A new theory about the iconic Venus figurines has suggested that the sculptures represent how climate change affected humans over 30,000 years ago.
The Venus figurines are statuettes depicting obese women that, up until now, were thought to have been associated with fertility and beauty. A recent study published in “Obesity” has suggested instead that the figurines are totems of survival in extreme conditions.
Unlike the challenges of global warming people face today, humans 38,000 to 14,000 years ago struggled with colder temperatures due to advancing glaciers. This made it harder for people to meet their nutritional needs, and population sizes began to dwindle, according to the study.
Fat is a form of stored energy, said study author Dr. Richard Johnson, Tomas Berl professor of medicine at the University of Colorado School of Medicine, and that fat can be lifesaving when food is not available, especially to pregnant women.
“Our studies suggest these figurines did not represent sexual totems, or a representation of male desire, but rather as a means for providing strength to motherhood even in the most adverse situations,” Johnson said.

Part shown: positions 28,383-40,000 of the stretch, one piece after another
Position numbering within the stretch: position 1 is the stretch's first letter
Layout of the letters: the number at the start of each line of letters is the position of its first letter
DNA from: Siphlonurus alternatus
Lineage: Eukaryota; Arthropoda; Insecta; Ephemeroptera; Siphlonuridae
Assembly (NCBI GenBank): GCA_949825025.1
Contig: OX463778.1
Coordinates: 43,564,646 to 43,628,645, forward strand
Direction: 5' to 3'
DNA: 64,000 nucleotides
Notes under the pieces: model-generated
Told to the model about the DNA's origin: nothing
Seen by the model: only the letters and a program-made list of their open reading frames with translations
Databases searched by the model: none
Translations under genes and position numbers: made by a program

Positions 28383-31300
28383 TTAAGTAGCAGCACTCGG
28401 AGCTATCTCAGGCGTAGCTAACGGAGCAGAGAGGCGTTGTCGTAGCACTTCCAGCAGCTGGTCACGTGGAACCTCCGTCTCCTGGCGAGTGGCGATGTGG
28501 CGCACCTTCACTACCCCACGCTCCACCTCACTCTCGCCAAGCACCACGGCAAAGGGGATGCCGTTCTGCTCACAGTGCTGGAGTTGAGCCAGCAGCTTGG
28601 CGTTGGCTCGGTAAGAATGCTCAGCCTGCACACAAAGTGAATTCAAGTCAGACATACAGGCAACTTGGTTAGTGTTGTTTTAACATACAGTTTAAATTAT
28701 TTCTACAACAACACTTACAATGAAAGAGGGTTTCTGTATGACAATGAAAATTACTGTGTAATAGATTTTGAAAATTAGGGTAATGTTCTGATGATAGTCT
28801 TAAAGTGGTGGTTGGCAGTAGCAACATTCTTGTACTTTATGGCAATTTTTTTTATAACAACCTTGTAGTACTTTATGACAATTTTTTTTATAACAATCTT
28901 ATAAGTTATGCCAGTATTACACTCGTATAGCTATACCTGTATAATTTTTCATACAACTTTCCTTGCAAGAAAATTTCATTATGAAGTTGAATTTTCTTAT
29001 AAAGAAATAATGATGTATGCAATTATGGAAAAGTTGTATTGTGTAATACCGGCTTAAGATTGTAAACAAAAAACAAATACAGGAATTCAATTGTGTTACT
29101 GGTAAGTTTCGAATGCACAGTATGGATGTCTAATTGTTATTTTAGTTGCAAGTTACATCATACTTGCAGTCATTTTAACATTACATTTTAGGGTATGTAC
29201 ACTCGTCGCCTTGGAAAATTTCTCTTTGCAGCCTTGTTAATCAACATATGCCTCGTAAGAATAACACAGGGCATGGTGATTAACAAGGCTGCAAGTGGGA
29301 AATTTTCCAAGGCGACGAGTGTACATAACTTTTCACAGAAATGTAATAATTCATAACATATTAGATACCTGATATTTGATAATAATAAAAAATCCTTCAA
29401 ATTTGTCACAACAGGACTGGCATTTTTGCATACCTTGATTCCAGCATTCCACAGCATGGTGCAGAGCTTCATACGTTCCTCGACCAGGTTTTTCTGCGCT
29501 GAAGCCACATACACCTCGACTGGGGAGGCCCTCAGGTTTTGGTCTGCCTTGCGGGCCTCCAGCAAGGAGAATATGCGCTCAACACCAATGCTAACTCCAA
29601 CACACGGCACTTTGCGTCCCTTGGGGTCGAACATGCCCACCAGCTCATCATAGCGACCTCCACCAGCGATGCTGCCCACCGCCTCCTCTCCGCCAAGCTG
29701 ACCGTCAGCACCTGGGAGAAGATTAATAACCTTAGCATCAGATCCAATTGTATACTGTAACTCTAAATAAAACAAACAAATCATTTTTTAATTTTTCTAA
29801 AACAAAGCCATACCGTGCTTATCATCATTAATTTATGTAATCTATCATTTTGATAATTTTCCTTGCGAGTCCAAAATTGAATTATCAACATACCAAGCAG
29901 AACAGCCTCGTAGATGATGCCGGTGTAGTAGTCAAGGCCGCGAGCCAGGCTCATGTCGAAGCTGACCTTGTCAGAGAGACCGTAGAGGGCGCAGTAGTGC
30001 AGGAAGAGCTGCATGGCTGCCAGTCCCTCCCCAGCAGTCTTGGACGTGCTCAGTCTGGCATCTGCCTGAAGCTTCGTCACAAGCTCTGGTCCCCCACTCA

Surviving harsh conditions
The researchers took waist-hip and waist-shoulder measurements of all known Venus figurines, which were found over hundreds of years across Europe and western Russia. After comparing the measurements to the geographical locations of where each sculpture was found, the team discovered that the more obese figurines were found further north near the glaciers.
The further the figurines were from the glaciers, Johnson said, the less pronounced their body proportions were. Through this data, the researchers concluded that the Venus figurines could represent more than fertility art.
“Our studies emphasize how climate change likely had profound effects on human culture and art, and that culture, through art, encoded desired behaviors for survival,” Johnson said.
This theory is a new one, said William Haviland, professor emeritus of anthropology at the University of Vermont, who was not involved in the study. Although he hadn’t heard of the idea before, he believes that this new concept should be pursued.
“At least they are based on real data, rather than pure speculation,” Haviland said.
The figurines could also have spiritual purposes, Johnson said, similar to a good luck amulet. This specific concept was known as “sympathetic magic,” in which someone can be supernaturally affected by an object that represents them.
In the case of the Venus figurines, Johnson proposed that they were passed on from mothers to daughters for survival during the winter.
In the future, Johnson hopes to do further research into how climatic stress affected human culture. One idea he is interested in researching is whether climate change affected Ice Age Europeans migrating to North Africa.